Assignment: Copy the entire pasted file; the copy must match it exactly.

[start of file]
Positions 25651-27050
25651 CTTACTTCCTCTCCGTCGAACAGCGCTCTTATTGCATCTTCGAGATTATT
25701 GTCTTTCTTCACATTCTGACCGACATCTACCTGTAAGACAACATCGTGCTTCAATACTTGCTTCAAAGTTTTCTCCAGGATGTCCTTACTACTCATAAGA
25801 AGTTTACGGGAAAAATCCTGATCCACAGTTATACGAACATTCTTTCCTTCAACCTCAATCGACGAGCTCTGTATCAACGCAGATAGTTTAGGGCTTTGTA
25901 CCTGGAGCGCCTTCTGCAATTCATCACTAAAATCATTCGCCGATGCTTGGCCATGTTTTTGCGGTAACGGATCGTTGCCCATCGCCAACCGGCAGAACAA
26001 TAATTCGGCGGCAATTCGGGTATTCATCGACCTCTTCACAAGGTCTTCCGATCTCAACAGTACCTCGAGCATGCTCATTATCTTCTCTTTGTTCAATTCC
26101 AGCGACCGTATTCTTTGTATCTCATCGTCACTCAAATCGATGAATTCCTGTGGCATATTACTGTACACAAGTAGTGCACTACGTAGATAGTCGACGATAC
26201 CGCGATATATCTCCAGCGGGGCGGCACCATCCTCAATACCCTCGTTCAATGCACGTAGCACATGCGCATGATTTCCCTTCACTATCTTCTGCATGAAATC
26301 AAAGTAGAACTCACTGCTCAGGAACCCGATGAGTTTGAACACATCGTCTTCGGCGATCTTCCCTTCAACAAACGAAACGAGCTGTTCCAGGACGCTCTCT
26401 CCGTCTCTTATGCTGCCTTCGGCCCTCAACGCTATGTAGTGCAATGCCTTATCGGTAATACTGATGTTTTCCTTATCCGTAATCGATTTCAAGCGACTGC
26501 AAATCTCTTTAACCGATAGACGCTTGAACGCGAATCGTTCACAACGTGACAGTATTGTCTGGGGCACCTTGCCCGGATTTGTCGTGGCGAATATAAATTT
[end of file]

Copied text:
Positions 25651-27050
25651 CTTACTTCCTCTCCGTCGAACAGCGCTCTTATTGCATCTTCGAGATTATT
25701 GTCTTTCTTCACATTCTGACCGACATCTACCTGTAAGACAACATCGTGCTTCAATACTTGCTTCAAAGTTTTCTCCAGGATGTCCTTACTACTCATAAGA
25801 AGTTTACGGGAAAAATCCTGATCCACAGTTATACGAACATTCTTTCCTTCAACCTCAATCGACGAGCTCTGTATCAACGCAGATAGTTTAGGGCTTTGTA
25901 CCTGGAGCGCCTTCTGCAATTCATCACTAAAATCATTCGCCGATGCTTGGCCATGTTTTTGCGGTAACGGATCGTTGCCCATCGCCAACCGGCAGAACAA
26001 TAATTCGGCGGCAATTCGGGTATTCATCGACCTCTTCACAAGGTCTTCCGATCTCAACAGTACCTCGAGCATGCTCATTATCTTCTCTTTGTTCAATTCC
26101 AGCGACCGTATTCTTTGTATCTCATCGTCACTCAAATCGATGAATTCCTGTGGCATATTACTGTACACAAGTAGTGCACTACGTAGATAGTCGACGATAC
26201 CGCGATATATCTCCAGCGGGGCGGCACCATCCTCAATACCCTCGTTCAATGCACGTAGCACATGCGCATGATTTCCCTTCACTATCTTCTGCATGAAATC
26301 AAAGTAGAACTCACTGCTCAGGAACCCGATGAGTTTGAACACATCGTCTTCGGCGATCTTCCCTTCAACAAACGAAACGAGCTGTTCCAGGACGCTCTCT
26401 CCGTCTCTTATGCTGCCTTCGGCCCTCAACGCTATGTAGTGCAATGCCTTATCGGTAATACTGATGTTTTCCTTATCCGTAATCGATTTCAAGCGACTGC
26501 AAATCTCTTTAACCGATAGACGCTTGAACGCGAATCGTTCACAACGTGACAGTATTGTCTGGGGCACCTTGCCCGGATTTGTCGTGGCGAATATAAATTT